Hey there! Sign in to join this conversationNew here? Join for free
    • Thread Starter
    Offline

    0
    ReputationRep:
    I am considering studying mechanical engineering for entry in 2015 and have just completed my AS levels which were maths, physics, economics and french in which I am predicted an A in all four. I have briefly read a book that introduces some basic mathematic problems of mechanical engineering; a lot of which seems similar to the mechanics modules of maths as well as new topics like thermodynamics and fluid dynamics which both sound interesting. Academically I believe i can tackle the theory of a mechanical engineering degree however the problem is i have no 'hands on' experience with engineering. Many mechanical engineering personal statements seem to offer hands on experience such as working on physical projects as well as people who are car or motorbike enthusiasts. Once I'm at university I would have no problem working on projects with other students but would I be disadvantaged due to a lack of experience now? I have organised work experience to do over summer. Would I be more suited to another discipline of engineering that is less hands on? I am also considering civil engineering but the modules that are studied as part of a uni course are not as interesting to me.
    Thanks.
    Offline

    15
    ReputationRep:
    You will use hands-on skills. You are pretty much guaranteed to make at least one physical thing at university. Having no experience is not ideal, but it shouldn't be the end of the world. That said, I've known plenty of people who struggled to use basic tools and measuring equipment on materials. You will no doubt have a workshop induction and perhaps some demonstrations on the tools though, so you can pick it up.

    Regarding the personal statement, I never restored a car nor read any books on engineering beforehand. Don't believe that you have to do certain things to have a good PS, just relate the skills you do have to the course and show why you're appropriate. What have you done? Why is it appropriate? Why does it make you a good candidate (and someone who will do well?). Why will those skills and that degree help you in the future when finding a career? I did talk about design technology projects I'd done in my personal statement, so some practical evidence may help out, but just make do with the skills you do have.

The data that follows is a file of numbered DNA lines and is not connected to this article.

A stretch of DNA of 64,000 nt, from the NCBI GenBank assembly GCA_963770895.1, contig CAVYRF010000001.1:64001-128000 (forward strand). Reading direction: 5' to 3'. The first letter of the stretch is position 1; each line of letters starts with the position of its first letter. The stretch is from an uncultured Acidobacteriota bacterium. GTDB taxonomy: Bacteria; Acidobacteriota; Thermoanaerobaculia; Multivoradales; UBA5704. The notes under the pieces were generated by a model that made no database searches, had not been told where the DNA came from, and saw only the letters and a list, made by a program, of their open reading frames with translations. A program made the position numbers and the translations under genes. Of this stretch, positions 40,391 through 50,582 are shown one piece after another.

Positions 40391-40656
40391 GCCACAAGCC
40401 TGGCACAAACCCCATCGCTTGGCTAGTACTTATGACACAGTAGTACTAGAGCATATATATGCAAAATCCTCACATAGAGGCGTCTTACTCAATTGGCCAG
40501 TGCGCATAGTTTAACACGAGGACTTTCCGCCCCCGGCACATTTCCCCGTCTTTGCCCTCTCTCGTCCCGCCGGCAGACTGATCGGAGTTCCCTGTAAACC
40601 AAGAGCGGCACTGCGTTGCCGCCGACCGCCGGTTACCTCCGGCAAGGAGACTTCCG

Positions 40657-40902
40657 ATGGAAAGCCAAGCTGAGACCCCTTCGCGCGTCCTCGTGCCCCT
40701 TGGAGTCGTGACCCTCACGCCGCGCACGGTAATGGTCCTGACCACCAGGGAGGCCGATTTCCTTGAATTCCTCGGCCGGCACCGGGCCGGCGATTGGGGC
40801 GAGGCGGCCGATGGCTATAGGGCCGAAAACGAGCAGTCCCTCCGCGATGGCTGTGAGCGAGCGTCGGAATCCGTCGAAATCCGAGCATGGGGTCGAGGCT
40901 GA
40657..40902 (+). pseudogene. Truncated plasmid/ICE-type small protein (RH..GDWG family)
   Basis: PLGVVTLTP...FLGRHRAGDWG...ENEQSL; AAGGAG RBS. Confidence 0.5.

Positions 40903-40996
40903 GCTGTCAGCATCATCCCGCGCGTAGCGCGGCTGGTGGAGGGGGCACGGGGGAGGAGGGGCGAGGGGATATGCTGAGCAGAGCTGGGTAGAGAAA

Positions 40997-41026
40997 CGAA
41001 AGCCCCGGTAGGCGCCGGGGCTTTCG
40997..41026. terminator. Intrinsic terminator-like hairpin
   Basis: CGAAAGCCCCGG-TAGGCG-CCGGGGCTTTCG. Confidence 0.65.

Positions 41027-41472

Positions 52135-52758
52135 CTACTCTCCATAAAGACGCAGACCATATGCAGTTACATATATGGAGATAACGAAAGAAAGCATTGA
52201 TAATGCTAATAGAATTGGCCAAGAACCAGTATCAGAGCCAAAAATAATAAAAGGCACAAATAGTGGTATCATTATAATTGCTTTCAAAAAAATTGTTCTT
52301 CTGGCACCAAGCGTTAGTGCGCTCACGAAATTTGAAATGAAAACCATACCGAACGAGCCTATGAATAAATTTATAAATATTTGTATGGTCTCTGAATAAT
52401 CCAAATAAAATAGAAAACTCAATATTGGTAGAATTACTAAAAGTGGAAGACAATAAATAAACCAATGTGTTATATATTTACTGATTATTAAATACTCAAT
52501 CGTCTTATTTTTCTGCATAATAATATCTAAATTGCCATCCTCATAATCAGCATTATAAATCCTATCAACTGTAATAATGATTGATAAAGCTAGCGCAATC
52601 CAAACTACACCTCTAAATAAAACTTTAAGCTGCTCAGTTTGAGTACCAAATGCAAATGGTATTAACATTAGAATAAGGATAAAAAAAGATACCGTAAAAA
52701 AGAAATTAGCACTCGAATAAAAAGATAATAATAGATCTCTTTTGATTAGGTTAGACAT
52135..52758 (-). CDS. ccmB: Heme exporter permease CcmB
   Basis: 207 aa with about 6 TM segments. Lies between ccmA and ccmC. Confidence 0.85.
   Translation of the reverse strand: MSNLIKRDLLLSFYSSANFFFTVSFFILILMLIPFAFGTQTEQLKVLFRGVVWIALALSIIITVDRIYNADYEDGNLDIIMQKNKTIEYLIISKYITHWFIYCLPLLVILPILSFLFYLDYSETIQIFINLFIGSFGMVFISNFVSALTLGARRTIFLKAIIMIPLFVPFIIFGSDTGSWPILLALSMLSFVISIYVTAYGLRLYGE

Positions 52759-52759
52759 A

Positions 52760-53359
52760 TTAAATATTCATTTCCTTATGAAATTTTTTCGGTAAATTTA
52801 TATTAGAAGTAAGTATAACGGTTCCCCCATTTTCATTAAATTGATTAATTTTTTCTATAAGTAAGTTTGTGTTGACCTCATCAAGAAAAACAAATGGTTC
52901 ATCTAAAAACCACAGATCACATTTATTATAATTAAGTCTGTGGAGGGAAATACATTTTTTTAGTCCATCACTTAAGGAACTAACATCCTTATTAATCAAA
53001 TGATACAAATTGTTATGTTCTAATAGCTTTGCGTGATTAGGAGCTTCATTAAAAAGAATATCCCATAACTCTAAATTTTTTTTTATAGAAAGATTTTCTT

The course content is largely to do with what you've done in maths and mechanics. The rest is a bit to do with more "physics" type concepts and there is even a little bit of chemistry too (molar masses, things like that). You will also learn to use computer software such as CAD and things like MATLAB which is mathematics software - It's sort of like programming for maths. There really is a large range of skills that you will use, so don't panic if you lack one of them as you may have more experience in a different area. As a student you can get Autodesk CAD software for free, so you could try creating some things and documenting your successes in the PS.


    Have you considered changing the French for design technology or electronics a more practical subject? You don't have to, but it may reinforce or otherwise help you to decide on what course is right for you.
    Offline

    0
    ReputationRep:
    (Original post by TomC123)